Confounding polls which suggested that a possible indictment in the House Post Office scandal could doom him, Mr Rostenkowski, 36 years in Congress, swept to a surprisingly easy triumph in his Chicago district, securing 50 per cent of the vote compared with 30 per cent for his nearest challenger, an Illinois state senator, John Cullerton.
In an emotional speech, Mr Rostenkowski paid ringing tribute to the President, who appeared in person for him last month, speaking of the 'pivotal moment in the campaign when a very, very gutsy and honourable and courageous man named Bill Clinton came to town'.
In truth, the win was at least as much due to the powers of the city's once legendary Democratic machine and the incumbent's proven talents at securing federal dollars for Chicago. But to a White House under permanent siege from the Whitewater controversy, no words could have sounded sweeter.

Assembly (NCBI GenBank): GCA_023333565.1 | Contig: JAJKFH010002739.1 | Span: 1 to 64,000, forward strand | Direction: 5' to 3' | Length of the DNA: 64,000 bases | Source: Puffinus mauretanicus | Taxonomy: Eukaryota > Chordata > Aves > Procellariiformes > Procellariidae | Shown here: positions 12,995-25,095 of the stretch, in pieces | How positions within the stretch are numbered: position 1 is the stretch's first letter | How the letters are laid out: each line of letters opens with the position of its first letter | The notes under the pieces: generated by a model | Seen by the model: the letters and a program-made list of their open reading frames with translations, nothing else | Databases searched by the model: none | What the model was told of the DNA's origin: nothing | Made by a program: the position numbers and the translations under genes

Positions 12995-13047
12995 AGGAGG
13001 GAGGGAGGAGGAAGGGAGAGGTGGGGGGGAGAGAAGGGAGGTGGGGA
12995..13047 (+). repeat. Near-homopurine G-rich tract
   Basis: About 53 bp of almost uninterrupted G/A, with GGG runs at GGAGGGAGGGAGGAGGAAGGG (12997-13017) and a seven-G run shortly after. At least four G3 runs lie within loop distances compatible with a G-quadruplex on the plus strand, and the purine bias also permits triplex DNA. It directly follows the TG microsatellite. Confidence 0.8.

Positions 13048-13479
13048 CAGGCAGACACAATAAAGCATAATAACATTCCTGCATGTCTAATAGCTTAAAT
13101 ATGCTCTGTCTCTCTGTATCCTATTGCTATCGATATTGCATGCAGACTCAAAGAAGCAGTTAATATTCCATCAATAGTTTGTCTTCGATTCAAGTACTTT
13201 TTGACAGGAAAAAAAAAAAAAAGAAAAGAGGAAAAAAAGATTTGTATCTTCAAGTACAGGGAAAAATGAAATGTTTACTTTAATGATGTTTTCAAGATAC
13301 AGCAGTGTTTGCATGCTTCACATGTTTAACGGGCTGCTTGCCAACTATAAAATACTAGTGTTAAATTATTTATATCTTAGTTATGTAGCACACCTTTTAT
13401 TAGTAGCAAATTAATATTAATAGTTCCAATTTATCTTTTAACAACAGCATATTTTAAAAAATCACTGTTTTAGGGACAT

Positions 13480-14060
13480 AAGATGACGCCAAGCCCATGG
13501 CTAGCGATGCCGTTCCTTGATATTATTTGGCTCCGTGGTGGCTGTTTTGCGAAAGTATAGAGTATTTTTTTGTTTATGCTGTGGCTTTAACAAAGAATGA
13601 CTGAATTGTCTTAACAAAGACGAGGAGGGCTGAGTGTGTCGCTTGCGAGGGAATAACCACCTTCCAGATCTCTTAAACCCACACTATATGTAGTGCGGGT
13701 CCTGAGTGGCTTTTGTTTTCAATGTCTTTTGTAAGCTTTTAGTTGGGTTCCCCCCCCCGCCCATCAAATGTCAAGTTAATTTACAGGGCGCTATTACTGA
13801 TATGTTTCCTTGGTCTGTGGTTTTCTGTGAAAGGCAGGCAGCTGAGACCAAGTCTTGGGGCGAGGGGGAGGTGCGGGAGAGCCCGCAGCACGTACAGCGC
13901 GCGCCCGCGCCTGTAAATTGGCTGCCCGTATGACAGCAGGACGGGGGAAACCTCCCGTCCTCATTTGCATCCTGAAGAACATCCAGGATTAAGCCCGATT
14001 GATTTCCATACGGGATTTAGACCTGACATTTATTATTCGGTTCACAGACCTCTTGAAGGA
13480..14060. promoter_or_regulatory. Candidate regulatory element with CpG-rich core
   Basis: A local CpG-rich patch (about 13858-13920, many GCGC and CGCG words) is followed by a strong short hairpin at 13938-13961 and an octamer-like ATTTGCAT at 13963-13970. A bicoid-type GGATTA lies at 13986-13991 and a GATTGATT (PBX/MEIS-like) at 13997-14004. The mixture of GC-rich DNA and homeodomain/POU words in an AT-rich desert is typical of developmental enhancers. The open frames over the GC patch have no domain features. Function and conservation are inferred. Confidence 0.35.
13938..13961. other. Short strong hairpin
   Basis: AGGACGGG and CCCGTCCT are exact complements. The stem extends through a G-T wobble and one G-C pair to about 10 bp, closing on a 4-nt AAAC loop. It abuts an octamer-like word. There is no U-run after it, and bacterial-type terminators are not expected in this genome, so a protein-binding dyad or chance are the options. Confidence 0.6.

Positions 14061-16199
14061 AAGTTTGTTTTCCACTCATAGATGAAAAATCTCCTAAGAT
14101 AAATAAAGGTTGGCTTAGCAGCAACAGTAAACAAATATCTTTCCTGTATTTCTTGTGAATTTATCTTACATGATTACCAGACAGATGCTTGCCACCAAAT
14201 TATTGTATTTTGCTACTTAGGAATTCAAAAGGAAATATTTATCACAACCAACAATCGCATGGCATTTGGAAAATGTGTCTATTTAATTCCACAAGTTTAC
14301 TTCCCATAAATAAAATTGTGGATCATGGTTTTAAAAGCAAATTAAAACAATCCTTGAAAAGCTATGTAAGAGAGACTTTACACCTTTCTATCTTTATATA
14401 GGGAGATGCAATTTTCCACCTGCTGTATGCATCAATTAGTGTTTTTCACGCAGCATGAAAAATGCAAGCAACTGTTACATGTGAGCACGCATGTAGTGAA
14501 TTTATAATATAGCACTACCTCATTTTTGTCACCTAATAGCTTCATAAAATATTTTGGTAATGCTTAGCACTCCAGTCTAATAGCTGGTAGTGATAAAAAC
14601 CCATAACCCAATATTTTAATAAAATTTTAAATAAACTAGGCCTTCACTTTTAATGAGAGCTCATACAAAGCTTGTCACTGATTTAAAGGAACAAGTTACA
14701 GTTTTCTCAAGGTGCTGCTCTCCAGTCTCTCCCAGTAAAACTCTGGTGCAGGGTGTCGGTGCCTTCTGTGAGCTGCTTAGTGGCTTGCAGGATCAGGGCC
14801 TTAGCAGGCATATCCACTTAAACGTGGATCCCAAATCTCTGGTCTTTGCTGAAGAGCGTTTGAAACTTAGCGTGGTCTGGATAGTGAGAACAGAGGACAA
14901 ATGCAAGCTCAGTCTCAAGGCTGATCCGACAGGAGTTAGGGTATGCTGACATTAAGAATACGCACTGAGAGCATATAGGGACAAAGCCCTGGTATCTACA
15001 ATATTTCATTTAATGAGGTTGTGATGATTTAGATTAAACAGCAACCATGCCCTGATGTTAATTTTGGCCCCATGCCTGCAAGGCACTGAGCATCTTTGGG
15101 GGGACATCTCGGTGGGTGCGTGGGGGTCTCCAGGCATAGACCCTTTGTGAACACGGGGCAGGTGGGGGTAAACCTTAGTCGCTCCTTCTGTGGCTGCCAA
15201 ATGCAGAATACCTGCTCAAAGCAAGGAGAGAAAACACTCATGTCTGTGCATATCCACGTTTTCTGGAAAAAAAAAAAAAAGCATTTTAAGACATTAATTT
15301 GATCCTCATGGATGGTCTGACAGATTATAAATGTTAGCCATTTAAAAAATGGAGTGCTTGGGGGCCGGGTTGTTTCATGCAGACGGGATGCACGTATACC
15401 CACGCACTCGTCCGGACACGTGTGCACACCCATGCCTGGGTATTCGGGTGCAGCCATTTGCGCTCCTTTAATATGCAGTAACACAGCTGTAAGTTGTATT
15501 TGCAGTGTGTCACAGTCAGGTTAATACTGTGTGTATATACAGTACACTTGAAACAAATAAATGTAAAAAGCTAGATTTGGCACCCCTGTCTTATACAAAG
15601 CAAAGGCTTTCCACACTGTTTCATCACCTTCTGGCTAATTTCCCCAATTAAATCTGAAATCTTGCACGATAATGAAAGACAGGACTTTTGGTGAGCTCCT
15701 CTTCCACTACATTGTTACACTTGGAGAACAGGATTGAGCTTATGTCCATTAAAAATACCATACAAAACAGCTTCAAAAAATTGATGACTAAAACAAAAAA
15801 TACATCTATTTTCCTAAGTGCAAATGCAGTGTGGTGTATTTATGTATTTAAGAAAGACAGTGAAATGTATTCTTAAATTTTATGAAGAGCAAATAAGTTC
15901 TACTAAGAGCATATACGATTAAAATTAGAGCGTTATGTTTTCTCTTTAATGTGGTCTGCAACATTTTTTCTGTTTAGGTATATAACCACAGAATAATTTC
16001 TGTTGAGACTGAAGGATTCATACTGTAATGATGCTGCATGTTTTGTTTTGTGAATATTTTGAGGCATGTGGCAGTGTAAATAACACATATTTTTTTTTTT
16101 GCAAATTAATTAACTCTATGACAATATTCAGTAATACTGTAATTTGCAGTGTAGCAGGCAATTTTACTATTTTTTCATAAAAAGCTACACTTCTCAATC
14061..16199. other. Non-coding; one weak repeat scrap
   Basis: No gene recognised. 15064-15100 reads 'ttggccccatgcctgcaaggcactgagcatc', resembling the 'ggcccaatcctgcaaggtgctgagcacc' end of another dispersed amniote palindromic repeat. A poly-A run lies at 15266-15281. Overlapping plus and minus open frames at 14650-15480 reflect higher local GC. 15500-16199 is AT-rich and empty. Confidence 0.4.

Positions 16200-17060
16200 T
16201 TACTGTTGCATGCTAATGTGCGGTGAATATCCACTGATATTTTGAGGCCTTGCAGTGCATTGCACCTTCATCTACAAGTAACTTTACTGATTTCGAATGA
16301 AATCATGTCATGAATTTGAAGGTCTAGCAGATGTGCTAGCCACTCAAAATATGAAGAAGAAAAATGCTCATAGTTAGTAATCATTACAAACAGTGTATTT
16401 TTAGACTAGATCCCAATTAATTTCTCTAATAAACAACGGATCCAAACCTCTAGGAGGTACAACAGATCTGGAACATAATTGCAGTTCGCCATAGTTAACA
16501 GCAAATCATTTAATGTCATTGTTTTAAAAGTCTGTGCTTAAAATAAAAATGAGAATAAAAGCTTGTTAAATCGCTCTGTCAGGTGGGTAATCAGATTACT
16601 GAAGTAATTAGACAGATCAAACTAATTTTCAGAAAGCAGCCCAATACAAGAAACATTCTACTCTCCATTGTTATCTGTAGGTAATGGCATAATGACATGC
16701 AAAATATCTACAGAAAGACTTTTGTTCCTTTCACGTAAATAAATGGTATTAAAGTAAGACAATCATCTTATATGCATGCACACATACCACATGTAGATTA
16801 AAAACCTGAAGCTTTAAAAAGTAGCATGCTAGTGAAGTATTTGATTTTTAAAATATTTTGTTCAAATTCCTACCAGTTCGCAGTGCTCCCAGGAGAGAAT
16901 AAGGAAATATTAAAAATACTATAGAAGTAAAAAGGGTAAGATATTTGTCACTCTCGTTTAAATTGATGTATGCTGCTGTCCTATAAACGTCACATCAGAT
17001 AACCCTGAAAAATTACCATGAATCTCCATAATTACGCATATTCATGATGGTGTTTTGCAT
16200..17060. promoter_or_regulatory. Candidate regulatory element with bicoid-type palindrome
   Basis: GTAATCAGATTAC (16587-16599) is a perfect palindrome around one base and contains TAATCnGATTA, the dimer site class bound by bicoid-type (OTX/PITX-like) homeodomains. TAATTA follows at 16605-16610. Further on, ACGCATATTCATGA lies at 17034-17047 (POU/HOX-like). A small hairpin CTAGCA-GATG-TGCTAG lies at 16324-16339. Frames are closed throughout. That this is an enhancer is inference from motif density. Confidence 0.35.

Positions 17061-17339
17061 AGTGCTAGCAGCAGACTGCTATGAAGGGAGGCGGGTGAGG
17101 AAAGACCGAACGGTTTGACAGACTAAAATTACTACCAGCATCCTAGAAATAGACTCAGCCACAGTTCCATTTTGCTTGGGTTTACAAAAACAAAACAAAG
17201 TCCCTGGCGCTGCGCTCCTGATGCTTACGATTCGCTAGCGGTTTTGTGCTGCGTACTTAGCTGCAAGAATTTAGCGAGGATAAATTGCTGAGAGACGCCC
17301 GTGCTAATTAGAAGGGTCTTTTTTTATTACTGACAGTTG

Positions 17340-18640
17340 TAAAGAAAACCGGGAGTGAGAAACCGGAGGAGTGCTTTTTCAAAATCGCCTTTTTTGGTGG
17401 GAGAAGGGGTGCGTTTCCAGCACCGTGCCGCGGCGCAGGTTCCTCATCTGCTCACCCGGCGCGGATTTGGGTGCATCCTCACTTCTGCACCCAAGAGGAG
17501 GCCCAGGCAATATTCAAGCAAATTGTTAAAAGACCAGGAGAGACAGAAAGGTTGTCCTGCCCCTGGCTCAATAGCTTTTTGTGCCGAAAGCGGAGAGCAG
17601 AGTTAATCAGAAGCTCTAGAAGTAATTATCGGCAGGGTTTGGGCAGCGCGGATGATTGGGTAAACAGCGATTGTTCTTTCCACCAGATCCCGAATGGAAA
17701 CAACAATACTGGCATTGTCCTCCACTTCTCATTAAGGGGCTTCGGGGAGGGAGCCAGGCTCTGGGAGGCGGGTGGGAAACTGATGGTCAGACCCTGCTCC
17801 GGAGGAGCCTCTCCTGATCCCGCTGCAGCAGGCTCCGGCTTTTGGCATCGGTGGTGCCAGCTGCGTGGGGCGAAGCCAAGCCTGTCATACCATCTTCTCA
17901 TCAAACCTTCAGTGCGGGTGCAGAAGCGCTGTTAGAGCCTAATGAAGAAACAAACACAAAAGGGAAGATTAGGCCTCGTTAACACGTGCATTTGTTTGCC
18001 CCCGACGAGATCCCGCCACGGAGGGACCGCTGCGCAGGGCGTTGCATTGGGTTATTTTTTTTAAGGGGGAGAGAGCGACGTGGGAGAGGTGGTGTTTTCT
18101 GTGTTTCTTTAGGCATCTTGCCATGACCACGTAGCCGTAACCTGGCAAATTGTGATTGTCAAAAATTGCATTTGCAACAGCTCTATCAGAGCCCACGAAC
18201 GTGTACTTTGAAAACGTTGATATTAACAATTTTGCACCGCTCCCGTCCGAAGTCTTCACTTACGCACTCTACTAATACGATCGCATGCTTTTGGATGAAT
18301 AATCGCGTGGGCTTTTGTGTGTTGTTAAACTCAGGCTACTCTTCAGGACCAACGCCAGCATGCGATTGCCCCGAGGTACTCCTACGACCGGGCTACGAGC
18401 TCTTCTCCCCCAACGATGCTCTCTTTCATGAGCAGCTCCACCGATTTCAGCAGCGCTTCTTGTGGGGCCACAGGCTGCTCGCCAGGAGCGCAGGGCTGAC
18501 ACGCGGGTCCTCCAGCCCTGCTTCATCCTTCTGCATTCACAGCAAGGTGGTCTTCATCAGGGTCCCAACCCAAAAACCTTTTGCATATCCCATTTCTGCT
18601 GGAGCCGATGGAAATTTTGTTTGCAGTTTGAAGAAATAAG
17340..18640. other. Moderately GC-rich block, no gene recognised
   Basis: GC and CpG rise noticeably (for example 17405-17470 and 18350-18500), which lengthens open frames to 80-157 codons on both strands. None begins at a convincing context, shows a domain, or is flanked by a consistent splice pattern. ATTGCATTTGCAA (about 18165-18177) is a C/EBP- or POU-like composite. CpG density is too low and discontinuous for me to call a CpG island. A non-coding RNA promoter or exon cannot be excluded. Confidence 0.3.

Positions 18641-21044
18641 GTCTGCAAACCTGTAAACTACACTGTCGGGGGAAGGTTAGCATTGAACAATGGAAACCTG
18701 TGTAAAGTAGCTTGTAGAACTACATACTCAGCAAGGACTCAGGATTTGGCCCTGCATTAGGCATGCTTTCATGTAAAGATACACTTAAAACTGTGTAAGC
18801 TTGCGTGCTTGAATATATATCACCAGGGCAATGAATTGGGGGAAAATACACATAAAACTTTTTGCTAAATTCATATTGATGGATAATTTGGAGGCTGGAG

Of more immediate relevance, his victory could mark a turning point in the convoluted Whitewater affair. In Boston on Monday, Mr Clinton angrily took the offensive against his Republican critics. Promoting the health care initiative in New Hampshire on Tuesday, the President was visibly buoyed by the carefully picked live audiences who (at some variance with the opinion polls) made clear that, as far as ordinary Americans were concerned, Whitewater was an irrelevance.Reuse content